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Mike Micklewright

Quality Insider

Dyslexics Wanted, Part Two

Lean attributes helpful to those with dyslexia

Published: Tuesday, July 27, 2010 - 06:00

In part one of this series I described what dyslexia is and how I linked “dyslexia” with “lean.” I described how, despite the many positive attributes of people with dyslexia (e.g., tending to be more creative), schools and businesses have done a poor job of adapting educational and training systems to meet the needs of students or employees who are dyslexic. I suggested that perhaps we can and should keep in mind those who have dyslexia or other “issues” (e.g., other learning disabilities, ADHD, English as a second language) when we manage our business systems, much as lean principles and techniques have. Perhaps we can take the approach of what is called “universal design for learning” (UDL). How do we do that?

Respect of the individual

It starts with one of the key principles behind lean, “Respect every individual.” This principle is also one of the key principles of the prestigious Shingo Prize for Operational Excellence, in which it is stated,

“Respect is a principle that enables the development of people and creates an environment for empowered associates to improve the processes that they ‘own.’ This principle is stated in the context of ‘every individual’ rather than ‘for people’ as a group. Respect must become something that is deeply felt for and by every person in the organization. It is something that must be reflected at the individual level, because at the end of the day individuals drive continuous improvement throughout an organization.”

Let’s face it gang. We have done a terrible job of adhering to this principle. We have treated students as a group, not as individuals. Our schools tear apart the self-esteem and tear out the hearts of our little children with dyslexia by telling these smart, creative kids that they are dumb, in the form of report card peppered with Ds and Fs.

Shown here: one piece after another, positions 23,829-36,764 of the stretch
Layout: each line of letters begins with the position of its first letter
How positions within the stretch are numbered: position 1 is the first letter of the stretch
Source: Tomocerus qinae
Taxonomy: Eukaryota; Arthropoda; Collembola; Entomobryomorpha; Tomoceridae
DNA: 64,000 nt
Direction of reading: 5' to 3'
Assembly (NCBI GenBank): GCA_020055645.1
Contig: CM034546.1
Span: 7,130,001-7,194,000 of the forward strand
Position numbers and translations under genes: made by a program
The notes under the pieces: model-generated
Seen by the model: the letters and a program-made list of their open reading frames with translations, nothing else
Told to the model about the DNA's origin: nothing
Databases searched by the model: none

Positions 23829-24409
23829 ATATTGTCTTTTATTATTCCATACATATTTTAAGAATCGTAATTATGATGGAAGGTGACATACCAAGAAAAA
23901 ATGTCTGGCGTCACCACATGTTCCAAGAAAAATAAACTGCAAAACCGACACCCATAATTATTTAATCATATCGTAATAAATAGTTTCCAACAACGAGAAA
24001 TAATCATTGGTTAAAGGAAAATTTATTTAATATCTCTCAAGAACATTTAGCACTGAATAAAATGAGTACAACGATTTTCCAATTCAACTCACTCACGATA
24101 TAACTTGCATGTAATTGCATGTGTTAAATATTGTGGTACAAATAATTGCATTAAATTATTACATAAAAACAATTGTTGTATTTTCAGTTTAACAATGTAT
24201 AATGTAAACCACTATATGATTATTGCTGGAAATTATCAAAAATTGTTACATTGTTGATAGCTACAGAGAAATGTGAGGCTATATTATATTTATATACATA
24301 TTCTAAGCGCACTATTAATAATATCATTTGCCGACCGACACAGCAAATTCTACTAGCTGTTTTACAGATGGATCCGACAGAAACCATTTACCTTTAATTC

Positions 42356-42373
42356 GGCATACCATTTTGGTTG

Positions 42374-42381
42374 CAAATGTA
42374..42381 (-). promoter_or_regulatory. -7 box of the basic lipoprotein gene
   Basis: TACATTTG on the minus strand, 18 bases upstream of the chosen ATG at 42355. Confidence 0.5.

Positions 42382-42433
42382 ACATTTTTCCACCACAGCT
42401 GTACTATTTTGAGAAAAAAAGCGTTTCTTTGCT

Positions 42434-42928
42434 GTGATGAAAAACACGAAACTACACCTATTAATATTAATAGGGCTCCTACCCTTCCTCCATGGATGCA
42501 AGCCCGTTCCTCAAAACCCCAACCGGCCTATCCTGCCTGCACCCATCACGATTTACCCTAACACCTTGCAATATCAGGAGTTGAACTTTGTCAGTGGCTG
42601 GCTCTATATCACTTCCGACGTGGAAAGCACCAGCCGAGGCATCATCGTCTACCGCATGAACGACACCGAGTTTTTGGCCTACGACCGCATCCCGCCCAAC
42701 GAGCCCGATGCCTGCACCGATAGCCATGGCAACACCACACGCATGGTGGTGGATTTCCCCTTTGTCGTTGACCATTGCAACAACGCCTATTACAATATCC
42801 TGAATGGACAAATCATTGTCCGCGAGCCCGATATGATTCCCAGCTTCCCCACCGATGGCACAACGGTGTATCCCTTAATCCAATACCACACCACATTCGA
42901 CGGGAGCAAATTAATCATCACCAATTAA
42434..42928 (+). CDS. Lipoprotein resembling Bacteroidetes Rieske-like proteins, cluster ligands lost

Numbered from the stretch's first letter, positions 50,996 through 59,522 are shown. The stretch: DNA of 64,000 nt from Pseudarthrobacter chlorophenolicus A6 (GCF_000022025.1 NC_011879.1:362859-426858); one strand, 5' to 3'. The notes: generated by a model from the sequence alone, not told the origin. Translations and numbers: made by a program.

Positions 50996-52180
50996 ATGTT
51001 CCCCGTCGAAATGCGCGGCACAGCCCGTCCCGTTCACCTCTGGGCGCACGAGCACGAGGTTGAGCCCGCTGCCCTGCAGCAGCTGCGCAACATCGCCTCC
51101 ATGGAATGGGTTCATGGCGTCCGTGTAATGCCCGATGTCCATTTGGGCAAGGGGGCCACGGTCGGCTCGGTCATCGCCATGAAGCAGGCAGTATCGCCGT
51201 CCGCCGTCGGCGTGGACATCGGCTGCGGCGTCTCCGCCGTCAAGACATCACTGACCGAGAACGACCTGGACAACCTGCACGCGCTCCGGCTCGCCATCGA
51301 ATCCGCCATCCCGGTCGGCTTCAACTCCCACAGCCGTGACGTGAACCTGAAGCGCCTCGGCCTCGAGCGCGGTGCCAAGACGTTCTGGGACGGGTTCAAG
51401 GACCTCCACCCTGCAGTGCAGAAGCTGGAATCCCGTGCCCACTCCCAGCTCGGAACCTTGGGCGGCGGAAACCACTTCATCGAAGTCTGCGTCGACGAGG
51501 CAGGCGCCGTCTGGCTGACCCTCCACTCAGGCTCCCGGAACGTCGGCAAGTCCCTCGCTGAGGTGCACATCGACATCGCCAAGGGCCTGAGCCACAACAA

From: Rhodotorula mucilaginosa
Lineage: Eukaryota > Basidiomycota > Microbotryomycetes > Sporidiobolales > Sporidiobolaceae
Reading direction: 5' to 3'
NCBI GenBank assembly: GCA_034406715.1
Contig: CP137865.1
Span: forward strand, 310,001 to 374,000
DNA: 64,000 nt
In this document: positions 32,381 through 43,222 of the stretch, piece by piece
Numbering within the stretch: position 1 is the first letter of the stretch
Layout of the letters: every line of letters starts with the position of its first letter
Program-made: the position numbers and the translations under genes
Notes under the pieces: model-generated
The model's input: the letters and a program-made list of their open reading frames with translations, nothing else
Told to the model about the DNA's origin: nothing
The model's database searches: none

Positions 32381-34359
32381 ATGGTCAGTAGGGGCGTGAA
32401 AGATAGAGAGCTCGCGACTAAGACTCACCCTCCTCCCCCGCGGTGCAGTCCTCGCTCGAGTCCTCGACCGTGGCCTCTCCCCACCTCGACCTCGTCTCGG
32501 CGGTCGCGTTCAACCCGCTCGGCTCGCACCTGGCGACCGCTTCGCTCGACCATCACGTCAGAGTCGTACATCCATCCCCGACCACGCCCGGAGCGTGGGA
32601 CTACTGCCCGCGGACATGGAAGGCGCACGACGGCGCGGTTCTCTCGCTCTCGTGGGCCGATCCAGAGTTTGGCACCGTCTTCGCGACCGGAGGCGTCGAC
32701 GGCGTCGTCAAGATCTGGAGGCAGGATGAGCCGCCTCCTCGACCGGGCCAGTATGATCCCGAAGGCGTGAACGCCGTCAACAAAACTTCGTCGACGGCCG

From page 59 of Innovate Like Edison: The Success System of America's Greatest Inventor (Dutton Adult, 2007) Thomas Edison, who was strongly believed to be dyslexic, once said, “I used never be able to get along at school. I don’t know what it was, but I was always at the foot of the class. I used to feel that the teachers never sympathized with me and that my father thought I was stupid, and at last I almost decided that I really must be a dunce.”

In The New Economics for Industry, Government, Education (The MIT Press, 2000), W. Edwards Deming, Ph.D., wrote, “People are different than one another. A manager of people must be aware of these differences and use them for optimization of everybody’s abilities and inclinations. This is not ranking people. Management of industry, education, and government operate today under the supposition that all people are alike.”

Children with dyslexia, after being battered and humiliated in our school systems, grow up to be adults and then we expect them to read e-mails, contracts, procedures, work instructions, and drawings as if they could read these documents as easily as a person who is “normal,” just because they are now out of school. We continue to fail these now grown up kids as we evaluate each individual “as a group” with grown up report cards, called “performance appraisals.” The result is the same—they continue to feel like failures, and we scratch our heads trying to figure out why they won’t participate and help the business improve.

Standardizing processes vs. individualizing employees

Processes need to be standardized. People need to be individualized. It is well understood in the lean world that, for a process to be improved, it needs to be first understood and standardized. People are then trained to the standardized process to ensure consistency. A new thought or idea is brought forth by an employee, it is attempted, the results are checked or evaluated, and a new standard is developed. This is the basic plan, do, check, act process that so many of us understand.

However, it does not apply to people. We cannot, nor should we, try to standardize people. It is not respectful of them because we are all different products and we cannot force all of us to behave or perform the same way. And yet, we continue to train people to the same types of procedures, using the exact same methodology for all individuals, even though we all learn differently. The methodology is not universal in design. It does not allow for: